Miscarriage and child loss is not something people talk about in Wisconsin where I live. It is a taboo topic. Death itself is often not talked about even though we should talk about it. It is inevitable. I remember when my husband’s Grandpa died and I was so amazed that he and his wife had bought several graveyard plots in the past for themselves and their children so that they could all “be together” in the graveyard. It left an impression of love for family, even in the hereafter, on me. Soon after, my husband and I decided to get grave plots in the same graveyard. The cemetery had a “buy one, get one free, plus a free hotel stay at Wisconsin Dells” deal going on. I am not kidding!
We were newlyweds and didn’t have the foresight to buy grave plots for our children. I think I just believed, at the time, that if we had kids, they would live longer than us and could make their own decisions about where their remains would rest. In reality, I ended up having four children die by my early 40s.
My first miscarriage was devastating to me. I had already had three healthy children vaginally and I expected that everything with this child would be fine too. Around eleven weeks gestation, I learned there was no heartbeat and that my child had died or had stopped growing at maybe around seven or eight weeks gestation. I waited another two weeks to try to have it on my own without medical intervention and I started to get an infection so the medical staff had to do a “D and C”. I did not want it done and even asked for another ultrasound beforehand just to be sure there wasn’t a little heartbeat. Sadly, there was not, and I had the procedure and demanded to see the cut up body to help me process grieving.
I was so broken inside. I sobbed so often. I did not know where to go for support or help. No one wanted to talk about it and I noticed people avoided me and made excuses to get away from me. Finally, I went to my Bible (although, at that time, I had not been reading it or understanding it) as I felt that only God had the answers for me. God allowed me, by His amazing grace, to open it to 2 Samuel where David had sinned with Bathsheba and their child was going to die. David was in grief and agony just like me. He couldn’t eat, etc. When the child died, David had peace and knew that his child was with God and that he would go to his child. I realized then that my child was in heaven, but I didn’t know for sure if I was going. I was at that moment convicted of my own sins and cried out to the Lord and confessed. I felt a peace come over me and when I opened my Bible again, God allowed it, by His love and grace to open to the book of 1 John. I realized that Jesus took my sin with him and suffered for me on the cross and that I was forgiven and that I too could now go to heaven because of what He did for me. I was then filled with peace and hope. I started reading my Bible and learned so much (and am still learning). I don’t feel this is a great way to read your Bible, I just really believe that God allowed, for that moment in time, to show me those things because it was a very big book to me as a new reader and I couldn’t find it on my own. He knew I was seeking Him with all my heart and allowed me to find Him.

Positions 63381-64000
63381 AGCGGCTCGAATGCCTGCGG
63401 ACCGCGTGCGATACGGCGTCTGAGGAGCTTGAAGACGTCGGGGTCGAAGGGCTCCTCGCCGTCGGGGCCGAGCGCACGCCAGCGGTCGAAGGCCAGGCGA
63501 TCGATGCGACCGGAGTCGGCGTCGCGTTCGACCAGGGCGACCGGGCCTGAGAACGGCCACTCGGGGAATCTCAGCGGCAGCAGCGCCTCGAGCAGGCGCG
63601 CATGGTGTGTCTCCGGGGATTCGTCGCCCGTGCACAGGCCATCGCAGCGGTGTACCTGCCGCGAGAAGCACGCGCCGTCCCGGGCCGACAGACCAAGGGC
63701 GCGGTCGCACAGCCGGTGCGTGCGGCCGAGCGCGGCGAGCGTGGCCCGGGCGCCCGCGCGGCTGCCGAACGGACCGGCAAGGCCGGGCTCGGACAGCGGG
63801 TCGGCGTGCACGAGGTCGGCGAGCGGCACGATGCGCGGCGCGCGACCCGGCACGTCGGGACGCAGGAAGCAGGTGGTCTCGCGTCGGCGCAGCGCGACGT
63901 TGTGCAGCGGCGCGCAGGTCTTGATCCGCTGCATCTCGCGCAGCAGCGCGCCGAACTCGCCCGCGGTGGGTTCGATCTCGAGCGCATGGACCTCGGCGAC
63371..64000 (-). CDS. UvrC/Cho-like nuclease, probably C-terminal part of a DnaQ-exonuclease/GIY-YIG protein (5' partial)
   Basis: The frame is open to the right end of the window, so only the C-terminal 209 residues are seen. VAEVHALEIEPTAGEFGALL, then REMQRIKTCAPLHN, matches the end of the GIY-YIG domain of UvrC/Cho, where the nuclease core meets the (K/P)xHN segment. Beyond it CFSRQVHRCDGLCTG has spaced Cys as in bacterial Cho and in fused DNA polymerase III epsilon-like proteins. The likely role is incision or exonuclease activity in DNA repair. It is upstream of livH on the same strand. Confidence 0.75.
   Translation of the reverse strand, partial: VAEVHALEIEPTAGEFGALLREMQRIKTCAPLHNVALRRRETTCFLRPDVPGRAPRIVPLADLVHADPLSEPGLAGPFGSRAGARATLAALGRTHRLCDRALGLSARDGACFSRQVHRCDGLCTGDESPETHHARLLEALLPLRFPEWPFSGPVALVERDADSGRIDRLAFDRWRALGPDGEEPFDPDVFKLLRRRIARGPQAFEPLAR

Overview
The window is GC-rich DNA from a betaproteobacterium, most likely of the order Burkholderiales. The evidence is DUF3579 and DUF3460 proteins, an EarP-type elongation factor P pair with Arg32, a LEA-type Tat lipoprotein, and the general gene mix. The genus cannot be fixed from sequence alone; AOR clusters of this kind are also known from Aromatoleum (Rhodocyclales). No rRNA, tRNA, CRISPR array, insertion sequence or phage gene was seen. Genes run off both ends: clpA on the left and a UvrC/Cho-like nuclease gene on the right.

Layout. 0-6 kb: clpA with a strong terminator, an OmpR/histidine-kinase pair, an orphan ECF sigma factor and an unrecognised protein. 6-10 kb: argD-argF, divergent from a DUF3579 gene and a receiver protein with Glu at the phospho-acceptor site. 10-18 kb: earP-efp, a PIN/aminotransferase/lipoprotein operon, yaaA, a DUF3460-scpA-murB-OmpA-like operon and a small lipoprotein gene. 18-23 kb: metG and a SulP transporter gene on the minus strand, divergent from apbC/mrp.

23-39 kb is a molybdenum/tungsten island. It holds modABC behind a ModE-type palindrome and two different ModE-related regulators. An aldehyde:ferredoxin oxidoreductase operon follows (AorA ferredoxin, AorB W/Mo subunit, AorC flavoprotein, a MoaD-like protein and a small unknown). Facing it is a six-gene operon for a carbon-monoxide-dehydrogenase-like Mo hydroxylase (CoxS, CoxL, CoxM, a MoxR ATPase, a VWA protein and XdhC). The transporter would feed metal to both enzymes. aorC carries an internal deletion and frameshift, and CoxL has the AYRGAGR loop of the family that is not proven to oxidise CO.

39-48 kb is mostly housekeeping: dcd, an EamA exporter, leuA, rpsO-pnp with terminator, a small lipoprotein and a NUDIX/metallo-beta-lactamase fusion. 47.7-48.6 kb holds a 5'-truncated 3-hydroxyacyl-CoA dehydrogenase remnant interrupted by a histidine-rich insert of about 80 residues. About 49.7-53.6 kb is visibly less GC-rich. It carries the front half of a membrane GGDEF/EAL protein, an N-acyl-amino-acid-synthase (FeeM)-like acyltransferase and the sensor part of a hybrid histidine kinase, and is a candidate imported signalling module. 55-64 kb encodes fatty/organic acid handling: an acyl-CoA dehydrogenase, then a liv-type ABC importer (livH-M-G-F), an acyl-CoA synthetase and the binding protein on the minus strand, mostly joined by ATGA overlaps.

I went through another miscarriage that same year. It was at the eleventh week again, but this time I delivered naturally in my home. This time my grieving was different, I had peace and hope even though I had no earthly support. I knew that Jesus loved me and that my child was in heaven with his/her brother or sister (it was too early to tell) and that I would be there someday too for eternity, which is a lot longer than I will be here on this earth! I also realized that my husband and children were grieving and that it wasn’t all about me and that they needed comfort and to be reassured of my love for them.
I became pregnant just three months later and this child lived despite all odds (I developed PPCM – pregnancy induced heart failure and my uterine sac was white with hardly any blood getting to it when he was delivered C-section), I am very thankful he gets to be here with me. After my heart was healed, two vasectomies and a reversal later, I became pregnant again and had a healthy baby girl and within a year became pregnant and had a healthy baby boy.
Then, I had a miscarriage around eleven weeks again and the baby died in June. I felt sad for this loss, but yet comforted and at peace at the same time. I am an artist and art just poured out of me at that time and I painted an acrylic of a newborn baby that I dedicated to all of my babies in heaven. It hangs on my wall with my other baby photos. I did much better to comfort my family members right away this time. I had another miscarriage the very next June, again at around eleven weeks. I wondered if I was too old, but reminded myself that Sarah in the Bible was not too old and that with God all things are possible for those who believe and prayed and hoped.
God blessed me and I became pregnant again in about six months and this child lived despite my age (43 at his birth) and past history, etc. I am so thankful for all of my children, including those in heaven. A little (short to read, not many pages) book I really enjoyed after miscarriages and would give to friends and relatives who had miscarriages after my first one is, I’ll Hold You In Heaven by Jack Hayford. It gives verses from the Bible and is very encouraging. Another great book for a longer read is, Safe In The Arms Of Jesus by Robert P. Lightner. Life goes on and with Jesus there is hope after a miscarriage.
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